The lords of the manor appear to have held view of frankpledge during the reign of Henry III, without paying any dues to the sheriff. In 1278 complaint was made that Richard, Earl of Cornwall, and later Edmund his son, as lords of Oakham Soke, unjustly took 10s. a year from the township. (fn. 30) The Noels continued to hold view of frankpledge after their purchase of the manor (q.v.). (fn. 31)
In 1459 Henry VI granted to the abbey of Kenilworth various privileges in their lands in Rutland, including the privilege for the abbot's bailiff to act for the steward, marshal and coroner of the king's household within the township of Brooke and elsewhere. (fn. 32)
The church of ST. PETER consists of chancel 30 ft. by 14 ft. 6 in., with north aisle or chapel its full length, nave of three bays 40 ft. by 15 ft., north aisle 13 ft. wide, south porch, and west tower 8 ft. square, all these measurements being internal. The width across nave and aisle is 29 ft. The chapel or chancel aisle is separated from that of the nave by an arch, but as it now exists is of the same build, and both are under one continuous gabled roof. The chapel is of equal size to the chancel, and as originally built may have been set apart for the canons of the priory. The chancel and nave are under separate roofs, with intervening gable, the roof of the chancel being slightly the higher. There is no clearstory. All the roofs are eaved and covered with Colleyweston slates. Internally the walls are plastered and the floors flagged. There was a restoration in 1880.
The original building was probably erected in the first half of the 12th century and would consist of a small square-ended chancel and an aisleless nave covering the area of the present one. About 1190– 1200, a north aisle was thrown out and the existing arcade of three semicircular arches inserted. The arches are of a single chamfered order with hoodmoulds, and spring from cylindrical piers and halfround responds, with circular moulded bases (fn. 35) and carved capitals with square abaci. The capitals have heavy volutes at the angles, the spaces between which on the piers have stiff-leaf ornament, and on the west respond a plain indented pattern. The capital of the east respond is badly mutilated and the abacus has a hollow chamfer and bevelled angles. The south doorway is apparently contemporary with the arcades and has a pointed arch of two orders, the inner with a round edge-moulding, continued down the jambs below a restored impost which is supported at the ends by shafts with moulded bases. The outer order, which consists of a double cheveron forming a lozenge pattern on both wall and soffit plane, sits on the walls beyond the shafts, and the label is an enriched cable moulding.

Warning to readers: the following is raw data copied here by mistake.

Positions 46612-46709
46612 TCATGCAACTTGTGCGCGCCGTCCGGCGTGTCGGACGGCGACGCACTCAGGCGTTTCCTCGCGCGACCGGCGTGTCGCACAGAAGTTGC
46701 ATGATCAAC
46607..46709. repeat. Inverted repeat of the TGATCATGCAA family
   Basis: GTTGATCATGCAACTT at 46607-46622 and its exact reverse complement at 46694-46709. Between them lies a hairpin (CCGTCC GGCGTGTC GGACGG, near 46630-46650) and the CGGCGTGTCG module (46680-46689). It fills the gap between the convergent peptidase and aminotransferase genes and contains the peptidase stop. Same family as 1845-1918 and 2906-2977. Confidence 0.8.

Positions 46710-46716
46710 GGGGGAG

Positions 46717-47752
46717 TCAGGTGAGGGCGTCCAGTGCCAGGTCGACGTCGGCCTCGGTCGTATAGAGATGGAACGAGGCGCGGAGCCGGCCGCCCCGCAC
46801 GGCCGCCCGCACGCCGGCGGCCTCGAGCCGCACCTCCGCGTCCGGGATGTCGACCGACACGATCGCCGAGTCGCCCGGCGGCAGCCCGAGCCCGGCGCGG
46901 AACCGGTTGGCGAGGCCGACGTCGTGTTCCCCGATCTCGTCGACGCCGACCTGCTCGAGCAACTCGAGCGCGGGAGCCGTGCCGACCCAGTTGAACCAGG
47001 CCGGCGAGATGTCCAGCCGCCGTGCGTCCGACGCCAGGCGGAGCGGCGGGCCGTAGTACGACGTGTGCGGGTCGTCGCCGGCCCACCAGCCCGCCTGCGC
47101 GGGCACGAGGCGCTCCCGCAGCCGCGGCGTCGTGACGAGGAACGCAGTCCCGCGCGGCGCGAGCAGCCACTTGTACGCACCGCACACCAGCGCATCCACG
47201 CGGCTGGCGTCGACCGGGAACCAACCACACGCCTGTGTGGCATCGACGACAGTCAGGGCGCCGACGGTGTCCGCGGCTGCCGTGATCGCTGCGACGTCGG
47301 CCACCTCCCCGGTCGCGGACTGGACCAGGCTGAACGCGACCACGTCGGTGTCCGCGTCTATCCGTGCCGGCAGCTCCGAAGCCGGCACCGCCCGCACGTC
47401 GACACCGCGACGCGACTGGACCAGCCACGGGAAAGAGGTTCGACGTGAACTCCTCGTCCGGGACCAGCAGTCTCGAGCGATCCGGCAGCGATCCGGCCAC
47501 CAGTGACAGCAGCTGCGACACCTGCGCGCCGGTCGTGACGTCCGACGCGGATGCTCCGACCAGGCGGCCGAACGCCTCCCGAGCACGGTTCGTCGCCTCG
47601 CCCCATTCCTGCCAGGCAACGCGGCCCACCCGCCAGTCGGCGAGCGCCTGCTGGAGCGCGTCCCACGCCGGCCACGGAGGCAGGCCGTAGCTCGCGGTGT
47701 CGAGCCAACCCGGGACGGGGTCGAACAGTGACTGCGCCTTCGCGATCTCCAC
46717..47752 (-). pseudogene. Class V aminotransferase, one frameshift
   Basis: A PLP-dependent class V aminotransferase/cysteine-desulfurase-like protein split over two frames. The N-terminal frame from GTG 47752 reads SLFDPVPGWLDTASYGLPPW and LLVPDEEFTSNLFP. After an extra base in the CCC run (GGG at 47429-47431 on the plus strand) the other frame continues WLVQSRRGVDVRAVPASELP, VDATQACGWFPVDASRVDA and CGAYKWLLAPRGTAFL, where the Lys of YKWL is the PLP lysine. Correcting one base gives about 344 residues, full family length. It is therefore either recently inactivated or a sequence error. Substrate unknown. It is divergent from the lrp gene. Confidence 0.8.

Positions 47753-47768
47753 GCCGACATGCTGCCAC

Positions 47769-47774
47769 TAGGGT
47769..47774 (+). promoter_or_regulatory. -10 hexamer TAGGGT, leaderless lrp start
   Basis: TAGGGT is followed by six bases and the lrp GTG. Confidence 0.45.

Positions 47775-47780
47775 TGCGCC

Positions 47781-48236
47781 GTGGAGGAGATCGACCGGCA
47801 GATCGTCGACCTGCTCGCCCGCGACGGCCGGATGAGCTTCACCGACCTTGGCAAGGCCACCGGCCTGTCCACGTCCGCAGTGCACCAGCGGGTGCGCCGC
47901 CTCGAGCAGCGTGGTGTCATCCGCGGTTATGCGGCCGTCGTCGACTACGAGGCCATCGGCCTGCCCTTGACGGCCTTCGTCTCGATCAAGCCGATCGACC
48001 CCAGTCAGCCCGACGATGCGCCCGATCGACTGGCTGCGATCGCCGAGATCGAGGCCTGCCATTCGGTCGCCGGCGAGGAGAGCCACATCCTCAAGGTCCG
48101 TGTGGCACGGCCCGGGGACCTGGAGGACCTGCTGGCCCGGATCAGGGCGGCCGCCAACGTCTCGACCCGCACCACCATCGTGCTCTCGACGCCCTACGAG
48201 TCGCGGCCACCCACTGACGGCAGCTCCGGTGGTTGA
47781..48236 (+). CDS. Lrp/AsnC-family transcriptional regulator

The tower was added in the 13th century, and is of three receding stages, without buttresses or vice. It is built of rubble, with a lancet window on the west side of the lower stage and another in the middle stage facing south. The bell-chamber windows (fn. 36) consist of two plain lancet lights divided by a mullion, set within a pointed inclosing arch springing from moulded imposts on slender jamb-shafts with foliated capitals and moulded bases. The spandrels are blank. A corbel table of notch-heads supports the later battlemented parapet. The arch to the nave is a pointed one of three chamfered orders, springing from hollow impost mouldings which, in the outer order, form the upper member of the plain bell capitals of angle shafts.
The further development of the plan before the end of the 16th century is uncertain, as the extensive reconstruction then carried out obliterated nearly all the old work, a late 14thcentury square-headed window of four lights alone remaining in the south wall of the nave. It is, however, reasonable to assume that the nave aisle was originally of less width than now and that the chancel aisle, or chapel, whenever added, was from the first its present size. No record remains of the architectural character of the east end of the church before the rebuilding of the chancel and its aisle in their present form in 1579. The whole of the nave aisle was rebuilt at the same time or immediately after. The porch also is an addition or rebuilding of this period: it has a round arch and coped gable.